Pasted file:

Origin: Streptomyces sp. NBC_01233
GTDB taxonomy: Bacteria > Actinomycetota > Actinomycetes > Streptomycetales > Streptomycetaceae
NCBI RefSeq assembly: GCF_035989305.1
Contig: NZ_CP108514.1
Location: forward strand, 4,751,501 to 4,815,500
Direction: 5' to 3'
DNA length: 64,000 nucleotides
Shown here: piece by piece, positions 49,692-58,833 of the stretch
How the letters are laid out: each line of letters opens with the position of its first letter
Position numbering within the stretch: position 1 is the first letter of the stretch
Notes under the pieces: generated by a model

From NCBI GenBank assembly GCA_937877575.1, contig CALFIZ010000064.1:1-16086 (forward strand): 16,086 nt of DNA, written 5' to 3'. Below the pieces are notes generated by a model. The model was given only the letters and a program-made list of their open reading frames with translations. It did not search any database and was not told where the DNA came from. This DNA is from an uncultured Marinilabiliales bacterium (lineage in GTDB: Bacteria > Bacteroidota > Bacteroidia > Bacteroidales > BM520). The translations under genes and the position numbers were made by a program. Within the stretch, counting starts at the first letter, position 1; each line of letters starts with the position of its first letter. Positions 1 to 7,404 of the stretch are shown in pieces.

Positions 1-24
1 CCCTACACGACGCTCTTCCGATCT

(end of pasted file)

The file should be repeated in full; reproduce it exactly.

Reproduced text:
Origin: Streptomyces sp. NBC_01233
GTDB taxonomy: Bacteria > Actinomycetota > Actinomycetes > Streptomycetales > Streptomycetaceae
NCBI RefSeq assembly: GCF_035989305.1
Contig: NZ_CP108514.1
Location: forward strand, 4,751,501 to 4,815,500
Direction: 5' to 3'
DNA length: 64,000 nucleotides
Shown here: piece by piece, positions 49,692-58,833 of the stretch
How the letters are laid out: each line of letters opens with the position of its first letter
Position numbering within the stretch: position 1 is the first letter of the stretch
Notes under the pieces: generated by a model

From NCBI GenBank assembly GCA_937877575.1, contig CALFIZ010000064.1:1-16086 (forward strand): 16,086 nt of DNA, written 5' to 3'. Below the pieces are notes generated by a model. The model was given only the letters and a program-made list of their open reading frames with translations. It did not search any database and was not told where the DNA came from. This DNA is from an uncultured Marinilabiliales bacterium (lineage in GTDB: Bacteria > Bacteroidota > Bacteroidia > Bacteroidales > BM520). The translations under genes and the position numbers were made by a program. Within the stretch, counting starts at the first letter, position 1; each line of letters starts with the position of its first letter. Positions 1 to 7,404 of the stretch are shown in pieces.

Positions 1-24
1 CCCTACACGACGCTCTTCCGATCT